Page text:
Conventional wisdom has long been negative on Africa. Historically, it has been seen as a failing continent, plagued by deep-rooted problems poverty, corruption, war, and disease. But after four decades of relative stagnation, Africa has been growing rapidly. Since the 1990s, many African countries have seen economic and political improvements, more transparent elections, increased democracy and freedom of press. But these successes are not well understood.
In 2007, the National Bureau of Economic Research (NBER), the leading nonprofit economics research organization in the United States, set out to change that and put Brown economist David Weil at the helm. With a $4-million grant from the Bill & Melinda Gates Foundation, NBER launched the African Successes project. Instead of looking at what's wrong with Africa, the project is identifying and analyzing African successes, with the hope that the studies and data will help countries sustain and transfer their momentum.
NBER commissioned 40 original research projects to encourage collaboration among economists and to bolster the group of researchers working on African development. The project specifically wanted non-African specialists to learn more about the continent, with the goal of making Africa a more popular field for applied economics.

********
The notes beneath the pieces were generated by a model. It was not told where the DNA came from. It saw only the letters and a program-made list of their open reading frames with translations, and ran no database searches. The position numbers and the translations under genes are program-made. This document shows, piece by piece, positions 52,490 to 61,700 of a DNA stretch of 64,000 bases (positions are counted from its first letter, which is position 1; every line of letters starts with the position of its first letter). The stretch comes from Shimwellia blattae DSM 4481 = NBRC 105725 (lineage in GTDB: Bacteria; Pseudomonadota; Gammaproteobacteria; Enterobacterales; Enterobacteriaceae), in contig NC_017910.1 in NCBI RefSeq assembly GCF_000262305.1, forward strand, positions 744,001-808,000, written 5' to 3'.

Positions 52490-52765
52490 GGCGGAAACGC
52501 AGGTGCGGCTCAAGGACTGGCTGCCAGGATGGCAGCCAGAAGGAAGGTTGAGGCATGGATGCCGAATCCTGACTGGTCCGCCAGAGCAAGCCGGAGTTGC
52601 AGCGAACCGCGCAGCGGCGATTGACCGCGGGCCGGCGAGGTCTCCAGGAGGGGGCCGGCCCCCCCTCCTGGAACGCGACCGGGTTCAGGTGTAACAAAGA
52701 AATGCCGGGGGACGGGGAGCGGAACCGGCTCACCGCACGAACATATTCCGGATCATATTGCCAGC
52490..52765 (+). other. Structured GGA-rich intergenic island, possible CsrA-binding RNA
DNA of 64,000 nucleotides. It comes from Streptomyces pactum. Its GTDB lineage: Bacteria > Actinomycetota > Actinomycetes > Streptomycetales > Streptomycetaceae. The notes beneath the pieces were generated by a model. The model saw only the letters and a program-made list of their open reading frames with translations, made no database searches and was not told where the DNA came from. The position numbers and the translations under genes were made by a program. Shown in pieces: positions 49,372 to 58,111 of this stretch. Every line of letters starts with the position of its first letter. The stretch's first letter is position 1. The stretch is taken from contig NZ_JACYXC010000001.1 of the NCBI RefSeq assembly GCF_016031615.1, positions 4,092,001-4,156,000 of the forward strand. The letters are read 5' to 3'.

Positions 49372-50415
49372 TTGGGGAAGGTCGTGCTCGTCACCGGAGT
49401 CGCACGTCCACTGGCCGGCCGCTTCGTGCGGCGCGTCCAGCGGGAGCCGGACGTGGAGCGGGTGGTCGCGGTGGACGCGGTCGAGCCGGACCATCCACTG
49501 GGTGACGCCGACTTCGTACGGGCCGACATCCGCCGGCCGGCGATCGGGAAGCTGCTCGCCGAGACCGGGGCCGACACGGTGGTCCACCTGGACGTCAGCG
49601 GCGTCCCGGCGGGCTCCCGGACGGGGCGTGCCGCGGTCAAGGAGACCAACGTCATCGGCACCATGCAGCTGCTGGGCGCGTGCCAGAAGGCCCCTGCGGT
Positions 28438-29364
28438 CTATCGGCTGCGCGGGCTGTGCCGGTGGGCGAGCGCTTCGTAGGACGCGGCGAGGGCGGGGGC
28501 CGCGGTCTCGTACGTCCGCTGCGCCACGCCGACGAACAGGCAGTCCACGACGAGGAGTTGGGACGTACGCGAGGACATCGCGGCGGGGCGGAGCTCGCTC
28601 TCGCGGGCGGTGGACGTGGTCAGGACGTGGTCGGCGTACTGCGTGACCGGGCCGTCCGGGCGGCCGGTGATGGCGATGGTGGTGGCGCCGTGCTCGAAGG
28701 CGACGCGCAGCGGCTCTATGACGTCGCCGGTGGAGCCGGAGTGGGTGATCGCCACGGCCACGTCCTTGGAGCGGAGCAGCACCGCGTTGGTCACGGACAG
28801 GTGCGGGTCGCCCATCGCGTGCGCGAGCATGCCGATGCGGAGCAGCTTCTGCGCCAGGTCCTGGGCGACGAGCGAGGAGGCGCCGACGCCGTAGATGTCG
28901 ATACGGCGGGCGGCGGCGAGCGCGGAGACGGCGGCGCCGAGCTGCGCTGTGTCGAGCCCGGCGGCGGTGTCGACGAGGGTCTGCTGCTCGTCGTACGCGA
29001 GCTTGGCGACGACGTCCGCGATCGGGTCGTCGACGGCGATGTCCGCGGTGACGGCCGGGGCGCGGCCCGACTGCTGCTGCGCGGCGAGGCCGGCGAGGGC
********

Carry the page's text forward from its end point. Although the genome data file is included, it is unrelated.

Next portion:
While co-directing the African Successes project, Weil is currently working on two of its 40 research initiatives some of his first scholarly work on the continent.
"One of the project's missions is bring in people who haven't previously worked on or in Africa to study the new things that are happening there," said Weil, professor of economics. "I haven't done a lot of work in Africa before this, but part of being a co-director is leading and showing people that they can do it too."
Weil's first project examines the health impacts of a large-scale anti-malaria campaign in Zambia, which has become a model in sub-Saharan Africa.
|Contact: Deborah Baum|